Healthy living, herbal remedies and DIY natural beauty.
If you've walked the aisle of a health food store lately, you've no doubt seen a proliferation of homeopathic medicines, syrups, and tonics made with elderberries. Often including honey, these products are designed to prevent and treat cold and flu symptoms and generally boost your immune system.
According to the University of Maryland medical center: "some evidence suggests that chemicals in elder flower and berries may help reduce swelling in mucous membranes, including the sinuses, and help relieve nasal congestion. Elder may have anti-inflammatory, antiviral, anti-influenza, and anticancer properties."
Honey is likewise well-known for its medicinal qualities (read a history of honey and its medicinal uses in this Mother Earth Living article
Its no surprise that elderberry and honey are being combined by herbalists everywhere. While I am a huge fanof herbal medicines and I have found success with some of these elderberry supplements, I have two complaints when I shop in the store: cost and ingredients. A small jar of elderberry syrup can cost upwards of $15 to $20 and many of these products contain alcohol which doesn't taste good to me and makes me not want to use the product for my children.
Rest assured, you can make a great elderberry syrup at home for a fraction of the cost with just a few simple ingredients and a little bit of time. This is especially true if you, like us, grow your own elderberries or keep your own bees!
Be sure to find a reputable source for dried elderberries, like an herbalist or a natural foods store. We grow black elderberries, the most common elderberry grown in North America. Many types of elderberries can be toxic when raw, so its important to cook the berries thoroughly.
Here is a simple elderberry syrup recipe that will keep for a few months in your fridge; you can doll it out in spoonfuls just like cough medicine or you can stir it into your morning juice or tea (stick to about a teaspoon for kids or a tablespoon for adults).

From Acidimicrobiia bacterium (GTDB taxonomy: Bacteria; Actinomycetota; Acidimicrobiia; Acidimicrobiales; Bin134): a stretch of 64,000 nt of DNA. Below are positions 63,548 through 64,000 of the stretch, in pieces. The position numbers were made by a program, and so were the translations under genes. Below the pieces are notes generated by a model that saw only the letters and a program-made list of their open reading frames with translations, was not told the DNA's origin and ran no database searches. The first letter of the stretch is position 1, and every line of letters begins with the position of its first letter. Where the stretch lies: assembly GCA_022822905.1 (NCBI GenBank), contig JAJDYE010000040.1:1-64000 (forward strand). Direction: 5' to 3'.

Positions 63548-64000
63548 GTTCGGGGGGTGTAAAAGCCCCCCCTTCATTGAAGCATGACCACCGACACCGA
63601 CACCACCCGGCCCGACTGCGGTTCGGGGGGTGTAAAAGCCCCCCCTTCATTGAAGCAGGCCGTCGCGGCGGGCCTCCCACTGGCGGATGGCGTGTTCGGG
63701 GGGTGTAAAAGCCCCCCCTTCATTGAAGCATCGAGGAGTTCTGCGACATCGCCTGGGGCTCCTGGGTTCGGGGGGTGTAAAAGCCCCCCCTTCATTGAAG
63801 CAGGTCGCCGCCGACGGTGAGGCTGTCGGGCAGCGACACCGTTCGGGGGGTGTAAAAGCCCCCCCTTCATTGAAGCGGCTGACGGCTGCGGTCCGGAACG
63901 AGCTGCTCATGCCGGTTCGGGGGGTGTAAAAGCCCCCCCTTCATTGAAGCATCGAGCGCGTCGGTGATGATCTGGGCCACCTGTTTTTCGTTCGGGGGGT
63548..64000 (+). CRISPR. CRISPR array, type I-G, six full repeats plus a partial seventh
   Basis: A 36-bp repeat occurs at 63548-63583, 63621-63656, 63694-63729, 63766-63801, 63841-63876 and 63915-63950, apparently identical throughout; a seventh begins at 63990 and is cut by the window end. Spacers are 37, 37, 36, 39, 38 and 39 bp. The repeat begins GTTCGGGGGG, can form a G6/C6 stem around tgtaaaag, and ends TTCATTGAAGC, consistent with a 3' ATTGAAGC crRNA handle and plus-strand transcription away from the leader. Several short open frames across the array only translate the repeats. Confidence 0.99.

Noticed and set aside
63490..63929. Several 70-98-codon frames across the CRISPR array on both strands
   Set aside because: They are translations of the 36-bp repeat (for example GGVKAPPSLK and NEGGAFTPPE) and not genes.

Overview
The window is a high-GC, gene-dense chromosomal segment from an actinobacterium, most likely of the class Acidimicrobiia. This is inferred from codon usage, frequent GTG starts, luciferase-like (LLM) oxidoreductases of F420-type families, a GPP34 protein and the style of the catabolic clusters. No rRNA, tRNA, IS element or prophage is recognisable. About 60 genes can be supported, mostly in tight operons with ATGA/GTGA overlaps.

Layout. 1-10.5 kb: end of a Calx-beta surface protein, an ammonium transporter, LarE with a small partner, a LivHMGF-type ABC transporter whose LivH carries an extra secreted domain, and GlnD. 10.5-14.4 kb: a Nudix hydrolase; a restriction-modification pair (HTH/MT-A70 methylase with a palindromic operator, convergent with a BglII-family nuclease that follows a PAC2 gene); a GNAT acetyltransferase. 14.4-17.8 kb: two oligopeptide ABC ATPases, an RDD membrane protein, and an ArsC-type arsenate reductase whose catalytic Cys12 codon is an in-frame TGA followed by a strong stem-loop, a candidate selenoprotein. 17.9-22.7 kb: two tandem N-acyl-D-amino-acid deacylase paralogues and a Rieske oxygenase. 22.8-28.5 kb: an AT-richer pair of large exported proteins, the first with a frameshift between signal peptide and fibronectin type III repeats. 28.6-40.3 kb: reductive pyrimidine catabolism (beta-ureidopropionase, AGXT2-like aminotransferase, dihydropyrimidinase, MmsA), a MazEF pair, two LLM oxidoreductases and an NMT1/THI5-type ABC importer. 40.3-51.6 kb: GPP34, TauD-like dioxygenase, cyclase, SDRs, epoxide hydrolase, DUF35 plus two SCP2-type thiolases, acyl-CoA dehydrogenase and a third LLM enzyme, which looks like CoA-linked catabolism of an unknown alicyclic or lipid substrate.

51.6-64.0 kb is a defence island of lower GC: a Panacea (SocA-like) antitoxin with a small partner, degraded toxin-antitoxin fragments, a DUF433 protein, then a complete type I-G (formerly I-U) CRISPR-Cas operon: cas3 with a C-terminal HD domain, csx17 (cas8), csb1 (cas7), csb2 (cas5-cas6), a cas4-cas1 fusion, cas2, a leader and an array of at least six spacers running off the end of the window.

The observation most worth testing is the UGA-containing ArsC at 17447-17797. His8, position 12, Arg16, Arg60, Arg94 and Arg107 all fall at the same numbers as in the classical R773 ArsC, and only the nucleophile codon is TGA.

We add cinnamon, ginger, and cloves since these spices can also be beneficial in fighting colds — you can use powdered or ground versions, but I prefer dried whole spices because they are more fresh and also easier to strain out! If you are brave, you can experiment with adding a little cayenne pepper, but we don't think our kids would be quite so cooperative if we did that!
Elderberry Syrup Recipe
• 1 cup fresh or frozen black elderberries (or 3/4 cup dried)
• 2 cinnamon sticks
• 1 tbsp fresh ginger, sliced
• 1 tbsp dried cloves
• 3 1/2 cups water
1 cup honey (from as local a source as you can find)
1. Place the elderberries, cinnamon, ginger, cloves, and water in a saucepan (do not mix in the honey yet).
2. Bring the mixture to a boil, then reduce heat and simmer for about 45 minutes (liquid should reduce down by about half).
3. Remove the pan from the heat and allow to cool, then drain out the berries and spices using a fine meshed sieve or colander.
4. Discard the berries and spices.
5. Add the honey to the remaining liquid.
6. Pour the mixture into a pint-sized mason jar to store in your fridge.
Carrie Williams Howe is the Executive Director of an educational nonprofit by day, and parent and aspiring homesteader by night and on weekends. She lives in Williston, Vermont, with her husband, two young children, and a rambunctious border collie. Carrie has a PhD in educational leadership and is passionate about being an authentic, participatory leader in various settings. She is a contributing editor at Parent Co Magazine. Connect with Carrie on The Happy Hive Facebook page. Read all of Carrie’s MOTHER EARTH NEWS posts here.
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